Was’t not at Hallowmas?

Though Halloween as we know it is largely one of merriment and good-spirited spookiness, it has somber origins in both the Roman Lemuralia and the Celtic Samhain. The three days of the Lemuralia were devoted to banishing malevolent ghosts and other negative spirits. Though the Lemuralia was originally held in May, once it merged with similar Christian observances, its associations got transferred to the autumn. It may also have connection with three autumn days when the Romans opened a gate, believed to lead to the underworld, in the Temple of Janus, and appeased the spirits there with offerings from the harvest. By contrast, the Celtic Samhain (pronounced SHAH-vahn in Irish Gaelic) was primarily a harvest festival, marking the end of seasons for herdsmen and traders alike, but was also traditionally the day when the veils between our world and the Otherworld were thinnest, allowing fairies and ghosts to slip across the threshold. Many Scottish and Irish legends feature abductions carried out on Samhain. Customary protections included wearing one’s clothing inside-out and carrying iron.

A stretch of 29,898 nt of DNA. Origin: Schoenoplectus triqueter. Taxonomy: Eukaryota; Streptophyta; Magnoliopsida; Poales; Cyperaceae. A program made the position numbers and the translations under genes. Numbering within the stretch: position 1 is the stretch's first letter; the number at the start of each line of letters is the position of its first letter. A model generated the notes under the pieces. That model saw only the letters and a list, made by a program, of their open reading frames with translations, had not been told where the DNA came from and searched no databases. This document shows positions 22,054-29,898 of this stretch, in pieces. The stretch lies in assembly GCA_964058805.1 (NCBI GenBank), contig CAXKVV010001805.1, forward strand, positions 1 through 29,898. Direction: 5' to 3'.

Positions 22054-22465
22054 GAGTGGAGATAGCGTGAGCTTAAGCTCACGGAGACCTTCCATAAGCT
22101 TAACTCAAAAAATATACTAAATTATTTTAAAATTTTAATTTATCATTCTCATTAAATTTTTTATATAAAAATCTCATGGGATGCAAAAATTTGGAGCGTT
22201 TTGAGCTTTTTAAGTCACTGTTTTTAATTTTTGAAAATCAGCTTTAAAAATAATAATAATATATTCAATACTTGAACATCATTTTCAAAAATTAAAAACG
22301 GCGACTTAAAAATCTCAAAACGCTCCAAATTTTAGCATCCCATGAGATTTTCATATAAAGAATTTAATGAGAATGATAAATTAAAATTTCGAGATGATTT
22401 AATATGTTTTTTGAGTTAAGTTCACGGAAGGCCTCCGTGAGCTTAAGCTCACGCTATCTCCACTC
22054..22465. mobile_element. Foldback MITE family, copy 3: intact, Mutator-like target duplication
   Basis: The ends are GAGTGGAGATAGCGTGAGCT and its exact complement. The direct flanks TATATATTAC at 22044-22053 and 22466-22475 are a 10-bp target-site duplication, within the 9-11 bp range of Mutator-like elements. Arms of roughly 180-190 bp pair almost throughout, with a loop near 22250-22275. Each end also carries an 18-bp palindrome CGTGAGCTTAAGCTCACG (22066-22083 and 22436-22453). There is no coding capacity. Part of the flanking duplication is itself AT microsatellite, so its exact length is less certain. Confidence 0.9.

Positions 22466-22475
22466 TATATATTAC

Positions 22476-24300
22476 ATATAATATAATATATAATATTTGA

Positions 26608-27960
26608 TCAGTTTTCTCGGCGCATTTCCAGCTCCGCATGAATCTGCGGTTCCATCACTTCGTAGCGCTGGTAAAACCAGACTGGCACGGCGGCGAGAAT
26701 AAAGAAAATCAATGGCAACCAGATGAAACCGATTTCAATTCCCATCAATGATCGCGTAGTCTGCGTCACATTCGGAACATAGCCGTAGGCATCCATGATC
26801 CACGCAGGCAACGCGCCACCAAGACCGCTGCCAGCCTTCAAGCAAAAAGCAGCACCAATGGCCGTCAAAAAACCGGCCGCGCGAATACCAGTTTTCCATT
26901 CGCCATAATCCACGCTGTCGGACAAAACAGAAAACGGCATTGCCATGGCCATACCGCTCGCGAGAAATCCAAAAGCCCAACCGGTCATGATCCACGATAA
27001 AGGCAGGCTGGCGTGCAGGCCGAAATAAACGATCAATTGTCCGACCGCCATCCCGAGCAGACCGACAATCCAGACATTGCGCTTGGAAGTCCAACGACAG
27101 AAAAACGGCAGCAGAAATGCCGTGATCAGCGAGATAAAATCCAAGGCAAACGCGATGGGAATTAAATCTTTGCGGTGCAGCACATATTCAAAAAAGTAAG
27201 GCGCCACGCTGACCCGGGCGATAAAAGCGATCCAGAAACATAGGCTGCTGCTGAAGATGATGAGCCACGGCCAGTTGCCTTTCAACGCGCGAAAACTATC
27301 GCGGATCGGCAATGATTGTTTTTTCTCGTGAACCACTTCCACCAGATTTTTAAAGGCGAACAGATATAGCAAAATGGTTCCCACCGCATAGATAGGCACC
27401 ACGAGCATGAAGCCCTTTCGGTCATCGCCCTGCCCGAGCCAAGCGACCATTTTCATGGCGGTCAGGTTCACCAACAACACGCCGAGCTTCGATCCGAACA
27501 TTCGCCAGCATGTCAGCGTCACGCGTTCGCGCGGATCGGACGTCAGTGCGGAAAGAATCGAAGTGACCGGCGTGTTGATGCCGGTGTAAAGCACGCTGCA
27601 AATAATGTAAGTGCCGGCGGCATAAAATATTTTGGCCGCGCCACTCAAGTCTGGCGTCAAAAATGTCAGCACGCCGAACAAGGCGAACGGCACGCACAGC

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Jonathan Holtzman, Gregory Jon Phelps, and Patrick Midgley as the Weïrd Sisters in MACBETH. Photo by Lindsey Walters.

By the 16th century in England, those pre-Christian traditions had blended with the Christian ideas of Allhallowtide — a three-day observance from October 31st to November 2nd, featuring, in succession, martyrs, saints, and all departed Christian souls. Commoners would go begging at the houses of the rich for soul cakes, in exchange for which they would promise to pray for the souls of the rich and their families, a practice Shakespeare refers to in The Two Gentlemen of Verona, when Speed says that a lover would “speak puling, like a beggar at Hallowmas.” Sometimes they would do this disguised or masked, perhaps as an outgrowth of the Samhain traditions, and in some areas, it was customary to dress up as the saint who was the patron or patroness of the local church. Considering the gory ends that many saints and martyrs came to, perhaps the later association of Halloween with the horror genre is a natural shift. Eventually that procession, well-known to Shakespeare, evolved into trick-or-treating.

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Josh Innerst as the Ghost of King Hamlet and Patrick Earl as Hamlet in HAMLET. Photo by Lindsey Walters.